In this post, we will understand class, object and other object oriented concepts.
Class & Object
A class is a theory which describes a real world object. It describes the data as well as the functionality of the object.
An object is anything that exists in the real world.
A class is created once and from that, we create multiple objects. Hence, class is always singular and its name should also be singular.
Motorola company created a class named Nexus 6. It defines the design and all features of the mobile handset.
All the handsets that are being sold are objects of this class.
A class in Ruby can be created with following syntax:
class ClassName end
An object of this class can be created with following syntax:
object_name = ClassName.new
Methods in Class
Methods in a class represents functionality. There are two type of methods in a class:
- Instance Methods
These methods belongs to instances and should be called by instances only. Instance methods are declared as normal methods inside the class. For example:
def square(x) puts x*x end
- Class Methods
These methods are called by class name directly and have nothing to do with instances. They are also called static methods in languages like Java, C#. Class methods are declared like this:
def self.add(x, y) puts x+y end
So, they save self. are prefix to their names.
Variables in Class
Variables represents data in the class. There are two type of variables:
- Instance variables
These variables belongs to instances. That means, if we create 10 instances, then there will be 10 different instance variables and they may have different values.
Instance variables are declared with @ prefix.
@width, @height, @name
etc. are all instance variables
- Class variables
These variables belongs to class and are created only once no matter how many instances you create. They are also called static variables in languages like Java, C#.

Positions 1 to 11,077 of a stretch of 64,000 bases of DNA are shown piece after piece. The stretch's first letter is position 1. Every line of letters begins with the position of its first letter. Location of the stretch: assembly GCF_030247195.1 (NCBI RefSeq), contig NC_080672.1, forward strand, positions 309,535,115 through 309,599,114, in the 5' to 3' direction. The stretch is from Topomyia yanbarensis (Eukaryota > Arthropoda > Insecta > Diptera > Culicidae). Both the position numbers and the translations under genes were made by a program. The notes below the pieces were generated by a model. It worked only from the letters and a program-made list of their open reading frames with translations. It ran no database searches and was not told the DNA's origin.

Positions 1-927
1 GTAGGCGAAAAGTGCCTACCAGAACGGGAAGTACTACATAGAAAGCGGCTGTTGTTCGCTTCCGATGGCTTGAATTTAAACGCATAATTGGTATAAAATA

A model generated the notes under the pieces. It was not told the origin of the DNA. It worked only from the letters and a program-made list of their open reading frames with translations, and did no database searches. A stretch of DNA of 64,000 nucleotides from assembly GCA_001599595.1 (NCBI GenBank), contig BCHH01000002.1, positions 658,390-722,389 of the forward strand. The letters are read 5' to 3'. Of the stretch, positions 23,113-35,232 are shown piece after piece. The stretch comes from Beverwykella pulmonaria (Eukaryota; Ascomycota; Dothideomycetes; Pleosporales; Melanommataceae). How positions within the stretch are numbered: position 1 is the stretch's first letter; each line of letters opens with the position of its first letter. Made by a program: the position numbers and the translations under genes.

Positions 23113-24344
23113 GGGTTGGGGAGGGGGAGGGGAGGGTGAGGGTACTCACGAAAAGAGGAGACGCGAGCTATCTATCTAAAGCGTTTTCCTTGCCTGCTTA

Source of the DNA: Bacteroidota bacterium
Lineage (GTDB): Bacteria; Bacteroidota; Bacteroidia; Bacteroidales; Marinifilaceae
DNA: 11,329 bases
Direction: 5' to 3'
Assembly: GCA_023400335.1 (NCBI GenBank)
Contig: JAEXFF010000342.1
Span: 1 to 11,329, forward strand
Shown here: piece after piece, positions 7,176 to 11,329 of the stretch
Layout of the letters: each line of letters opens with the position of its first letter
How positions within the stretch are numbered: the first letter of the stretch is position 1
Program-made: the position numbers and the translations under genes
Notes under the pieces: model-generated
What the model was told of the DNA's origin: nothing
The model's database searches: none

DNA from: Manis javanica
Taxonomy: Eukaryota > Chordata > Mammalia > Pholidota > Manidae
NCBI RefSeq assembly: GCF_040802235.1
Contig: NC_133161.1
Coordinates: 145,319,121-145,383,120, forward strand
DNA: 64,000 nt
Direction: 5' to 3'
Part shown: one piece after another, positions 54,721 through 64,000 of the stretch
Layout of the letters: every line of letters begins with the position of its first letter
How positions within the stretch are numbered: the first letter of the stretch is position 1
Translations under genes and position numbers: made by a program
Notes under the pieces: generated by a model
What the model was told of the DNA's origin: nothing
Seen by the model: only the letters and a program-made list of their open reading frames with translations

Class variables are declared with @@ prefix.
etc. are all class variables.
The initialize method
This is a special method. It is called automatically when an object of class is created. We may pass arguments to it while creating the object. This is called constructor in languages like Java, C#. It is defined inside class like this:
def initialize(variable1=value1, variable2=value2) .. end
Here value1, value2 .. are default values for variables variable1, variable2 etc.
Let us now check an example:
class Rectangle def initialize(width=0, length=0) # automatically called when object is created @width = width @length = length end def area @length * @width # return @length * @width end end r1 = Rectangle.new # default values 0,0 will be set for width, length r2 = Rectangle.new(4,6) puts r1.area puts r2.area
Here @width and @length are instance variables. Hence there are two copies of each variable that belongs to objects r1 and r2 i.e.
Ruby don’t support constructor overloading. So, we create parametrized constructor and provide default values to variables. If no value gets passed, variables will be assigned default values.
A singleton class have only one object. It is used when we don’t want others to create multiple objects of a class. What could be the purpose of such a class?